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Medical Geneticists Now Improving Neonatal Clinical Care

(Jan 27, 2009)

The last decade has seen an explosion in genetic information and advances in genetic technology. With several hundred genetic disorders now diagnosable through some form of genetic testing, the field of medical genetics brings immediate benefits to clinical care. "Genetics is a red thread through all of medicine," said Jessica G. Davis, MD, co-director of the medical genetics program at the Komansky Center for Children's Health at NewYork-Presbyterian Hospital/Weill Cornell.

The Komansky Center's expanded medical genetics program, established in the 1980s, serves individuals at risk for genetic disease. Many people seek consultation with a medical geneticist when planning to conceive a child because of a family history of disease or because of increased risk of fetal abnormalities due perhaps to a mother's age or known exposure to chemicals or radiation. Sometimes a genetic diagnosis is suspected or diagnosed prenatally.

Working closely with Weill Cornell's in-vitro fertilization center, the Komansky Center's medical genetics team also offers counseling about preimplantation genetic diagnosis for couples undergoing assisted reproduction. Prenatal counseling may also be referred by such diverse sources as the program on Maternal-Fetal Medicine, whose director is Frank A. Chervenak, MD, or the Center for Reproductive Medicine and Fertility, headed by Zev Rosenwaks, MD.

In some cases, said Dr. Davis, she and her colleagues step in postnatally. "Often I'm called straight to the nursery," Dr. Davis said. The center sees children born with a variety of problems, including metabolic diseases, congenital malformations (cleft lip/cleft palate, club foot), neurologic disorders, connective tissue conditions such as Marfan's syndrome, and skeletal dysplasias, to name a few. Older children as well as adults are also evaluated through this program.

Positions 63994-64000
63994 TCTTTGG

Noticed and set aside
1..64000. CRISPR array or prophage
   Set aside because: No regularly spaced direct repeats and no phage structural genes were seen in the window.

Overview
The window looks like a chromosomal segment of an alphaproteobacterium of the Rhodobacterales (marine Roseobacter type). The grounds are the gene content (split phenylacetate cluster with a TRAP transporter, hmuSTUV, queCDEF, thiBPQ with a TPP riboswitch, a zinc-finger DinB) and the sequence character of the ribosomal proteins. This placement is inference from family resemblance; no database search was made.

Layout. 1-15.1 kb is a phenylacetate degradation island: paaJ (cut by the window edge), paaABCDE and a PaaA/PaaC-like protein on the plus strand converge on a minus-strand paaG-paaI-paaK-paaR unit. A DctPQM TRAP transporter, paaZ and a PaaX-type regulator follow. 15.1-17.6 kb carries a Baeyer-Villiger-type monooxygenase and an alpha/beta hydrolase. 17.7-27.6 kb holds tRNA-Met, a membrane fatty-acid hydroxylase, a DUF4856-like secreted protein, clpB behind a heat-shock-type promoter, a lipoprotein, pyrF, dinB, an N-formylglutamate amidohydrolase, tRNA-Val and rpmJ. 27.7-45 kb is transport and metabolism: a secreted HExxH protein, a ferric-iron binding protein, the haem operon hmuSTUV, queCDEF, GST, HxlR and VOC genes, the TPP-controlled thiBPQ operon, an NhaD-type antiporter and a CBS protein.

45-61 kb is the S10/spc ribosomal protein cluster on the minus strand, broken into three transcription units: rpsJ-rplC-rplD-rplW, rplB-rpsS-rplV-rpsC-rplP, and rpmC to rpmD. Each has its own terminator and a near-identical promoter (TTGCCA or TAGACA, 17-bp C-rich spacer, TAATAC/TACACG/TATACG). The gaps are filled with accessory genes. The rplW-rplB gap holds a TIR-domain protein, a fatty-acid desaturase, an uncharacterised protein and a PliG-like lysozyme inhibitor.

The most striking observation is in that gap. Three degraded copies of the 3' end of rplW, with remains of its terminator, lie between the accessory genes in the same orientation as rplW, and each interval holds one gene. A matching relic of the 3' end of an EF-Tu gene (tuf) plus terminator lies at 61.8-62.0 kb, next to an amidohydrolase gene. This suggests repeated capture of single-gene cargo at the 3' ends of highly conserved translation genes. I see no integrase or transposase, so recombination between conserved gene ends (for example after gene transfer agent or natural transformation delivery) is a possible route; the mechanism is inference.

The first goal of the medical geneticist is to arrive at a diagnosis and provide accurate information, including the natural history, prognosis, availability of genetic tests and recurrence risks. Equally important is providing access to the wide range of medical and social services each genetic condition requires. "Each disorder has its own set of issues," Dr. Davis said. "What's more, people have a lot of misconceptions about genetics, and they may not know anything about their condition."

Allaying fears and creating a pressure-free environment in which a family can accurately assess an affected member's needs is another key element of a genetic consultation. Individuals or their families are asked to provide as much information as possible, including any available medical records and photographs of family members with a suspected similar condition. The geneticist then constructs a family tree going back three or four generations and performs a physical exam. "Then I try to put it all together, like a detective, identifying any missing pieces that would help in a diagnosis, coordinating any testing needed, and updating the family's physician about what's been done." She then counsels about her impressions and conclusions. Laboratory and diagnostic testing are offered as needed. By the time she sees a family for their second appointment, she has done extensive research on the clues to the condition. One young boy, she recalled, presented with a strange symptom: a black substance accumulating on his teeth. By contacting experts in dentistry, she was able to identify this symptom as part of a specific disorder.

Being diagnosed with a genetic disorder has a major impact on patients and their families. One woman who wished to get pregnant sought consultation because of a family history of developmental delay. She arrived for her consultation with members of her extended family together with the obstetrician who had delivered her and her siblings 30 or more years ago. Dr. Davis eventually was able to identify the cause of the developmental delay within the family. "For the first time every one understood what the condition was, and everybody cried," she said. The woman and her siblings have subsequently gone on to have healthy children.

Jessica G. Davis, MD, is the Co-Director of the Medical Genetics Program at the Komansky Center for Children's Health, Weill Cornell Medical Center; and Associate Professor of Clinical Pediatrics, Division of Genetics, Weill Medical College of Cornell University.

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